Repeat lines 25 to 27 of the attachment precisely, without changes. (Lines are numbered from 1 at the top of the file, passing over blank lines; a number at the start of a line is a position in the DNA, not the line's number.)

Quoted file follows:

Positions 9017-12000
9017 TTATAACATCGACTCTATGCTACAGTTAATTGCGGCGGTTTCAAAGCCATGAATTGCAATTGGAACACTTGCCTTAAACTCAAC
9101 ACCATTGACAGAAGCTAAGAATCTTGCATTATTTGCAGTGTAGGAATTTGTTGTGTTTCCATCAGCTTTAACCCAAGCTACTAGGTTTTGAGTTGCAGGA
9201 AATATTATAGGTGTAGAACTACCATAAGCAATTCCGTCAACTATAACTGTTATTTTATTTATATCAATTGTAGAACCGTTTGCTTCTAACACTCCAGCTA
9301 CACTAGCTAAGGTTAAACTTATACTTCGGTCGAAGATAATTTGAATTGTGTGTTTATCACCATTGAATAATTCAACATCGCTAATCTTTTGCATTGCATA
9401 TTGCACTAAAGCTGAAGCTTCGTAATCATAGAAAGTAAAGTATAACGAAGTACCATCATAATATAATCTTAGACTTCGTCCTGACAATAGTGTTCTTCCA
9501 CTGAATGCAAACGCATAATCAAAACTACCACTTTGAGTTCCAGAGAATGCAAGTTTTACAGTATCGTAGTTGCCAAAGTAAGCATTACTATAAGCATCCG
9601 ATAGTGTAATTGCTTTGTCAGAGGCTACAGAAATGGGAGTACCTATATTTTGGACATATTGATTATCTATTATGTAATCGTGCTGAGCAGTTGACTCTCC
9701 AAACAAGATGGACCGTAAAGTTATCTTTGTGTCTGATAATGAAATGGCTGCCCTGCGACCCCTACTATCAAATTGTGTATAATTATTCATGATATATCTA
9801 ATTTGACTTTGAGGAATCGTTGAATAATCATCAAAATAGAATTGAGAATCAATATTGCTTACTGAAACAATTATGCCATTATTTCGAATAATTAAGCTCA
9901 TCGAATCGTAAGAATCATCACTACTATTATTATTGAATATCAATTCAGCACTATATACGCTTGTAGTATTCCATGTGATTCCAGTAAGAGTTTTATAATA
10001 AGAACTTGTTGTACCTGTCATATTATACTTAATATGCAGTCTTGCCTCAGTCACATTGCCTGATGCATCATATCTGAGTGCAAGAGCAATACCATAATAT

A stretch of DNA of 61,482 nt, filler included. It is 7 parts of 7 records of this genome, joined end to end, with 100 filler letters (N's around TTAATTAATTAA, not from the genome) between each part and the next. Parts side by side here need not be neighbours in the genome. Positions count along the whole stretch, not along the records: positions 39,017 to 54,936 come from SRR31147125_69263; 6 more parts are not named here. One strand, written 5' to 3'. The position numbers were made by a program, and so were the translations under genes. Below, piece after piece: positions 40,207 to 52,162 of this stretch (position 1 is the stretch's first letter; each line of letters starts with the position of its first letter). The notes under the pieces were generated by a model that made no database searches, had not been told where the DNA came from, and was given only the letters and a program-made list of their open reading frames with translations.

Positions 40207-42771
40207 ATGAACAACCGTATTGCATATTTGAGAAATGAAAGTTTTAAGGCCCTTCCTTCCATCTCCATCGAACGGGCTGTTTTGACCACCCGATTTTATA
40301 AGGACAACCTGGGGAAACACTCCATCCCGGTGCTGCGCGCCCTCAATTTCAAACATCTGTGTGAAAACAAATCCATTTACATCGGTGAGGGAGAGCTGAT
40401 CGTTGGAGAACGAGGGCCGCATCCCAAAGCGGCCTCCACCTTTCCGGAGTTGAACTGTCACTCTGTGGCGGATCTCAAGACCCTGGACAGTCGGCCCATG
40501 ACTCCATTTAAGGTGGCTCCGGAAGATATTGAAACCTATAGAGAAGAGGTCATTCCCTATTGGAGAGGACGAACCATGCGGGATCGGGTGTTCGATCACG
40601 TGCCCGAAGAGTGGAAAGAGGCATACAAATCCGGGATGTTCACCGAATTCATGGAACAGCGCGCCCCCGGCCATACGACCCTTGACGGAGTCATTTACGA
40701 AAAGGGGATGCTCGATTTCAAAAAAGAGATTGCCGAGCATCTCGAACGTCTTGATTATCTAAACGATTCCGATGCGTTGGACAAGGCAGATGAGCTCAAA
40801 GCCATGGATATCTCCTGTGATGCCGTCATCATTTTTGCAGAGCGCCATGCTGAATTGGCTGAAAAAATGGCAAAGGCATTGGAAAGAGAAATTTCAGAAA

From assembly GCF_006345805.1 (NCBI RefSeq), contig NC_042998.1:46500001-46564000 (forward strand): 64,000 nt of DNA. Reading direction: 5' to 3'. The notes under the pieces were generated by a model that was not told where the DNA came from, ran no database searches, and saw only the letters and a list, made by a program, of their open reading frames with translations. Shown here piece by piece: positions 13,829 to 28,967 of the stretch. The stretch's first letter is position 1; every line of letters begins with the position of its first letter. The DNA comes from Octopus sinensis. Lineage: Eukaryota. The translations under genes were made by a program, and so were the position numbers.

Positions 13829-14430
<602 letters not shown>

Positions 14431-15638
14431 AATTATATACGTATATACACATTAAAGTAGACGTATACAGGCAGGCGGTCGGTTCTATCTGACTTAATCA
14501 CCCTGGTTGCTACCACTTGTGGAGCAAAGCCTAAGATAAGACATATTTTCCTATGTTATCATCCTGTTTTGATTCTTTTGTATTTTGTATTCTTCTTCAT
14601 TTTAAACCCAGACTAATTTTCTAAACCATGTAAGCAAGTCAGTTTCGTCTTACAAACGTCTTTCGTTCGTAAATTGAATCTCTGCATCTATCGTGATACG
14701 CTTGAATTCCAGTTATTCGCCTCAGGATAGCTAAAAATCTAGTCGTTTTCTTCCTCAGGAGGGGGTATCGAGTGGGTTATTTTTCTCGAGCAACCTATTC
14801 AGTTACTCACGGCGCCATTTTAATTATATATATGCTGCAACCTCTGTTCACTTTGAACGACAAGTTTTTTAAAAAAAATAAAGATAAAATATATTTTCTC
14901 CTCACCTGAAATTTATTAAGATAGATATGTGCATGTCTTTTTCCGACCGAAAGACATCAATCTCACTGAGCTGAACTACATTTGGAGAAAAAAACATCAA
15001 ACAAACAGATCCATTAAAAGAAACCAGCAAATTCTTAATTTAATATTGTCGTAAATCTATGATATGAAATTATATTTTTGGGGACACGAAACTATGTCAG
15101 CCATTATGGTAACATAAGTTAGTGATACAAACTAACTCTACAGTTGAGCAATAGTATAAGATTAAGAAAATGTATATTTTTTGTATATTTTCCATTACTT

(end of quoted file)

Positions 14431-15638
14431 AATTATATACGTATATACACATTAAAGTAGACGTATACAGGCAGGCGGTCGGTTCTATCTGACTTAATCA
14501 CCCTGGTTGCTACCACTTGTGGAGCAAAGCCTAAGATAAGACATATTTTCCTATGTTATCATCCTGTTTTGATTCTTTTGTATTTTGTATTCTTCTTCAT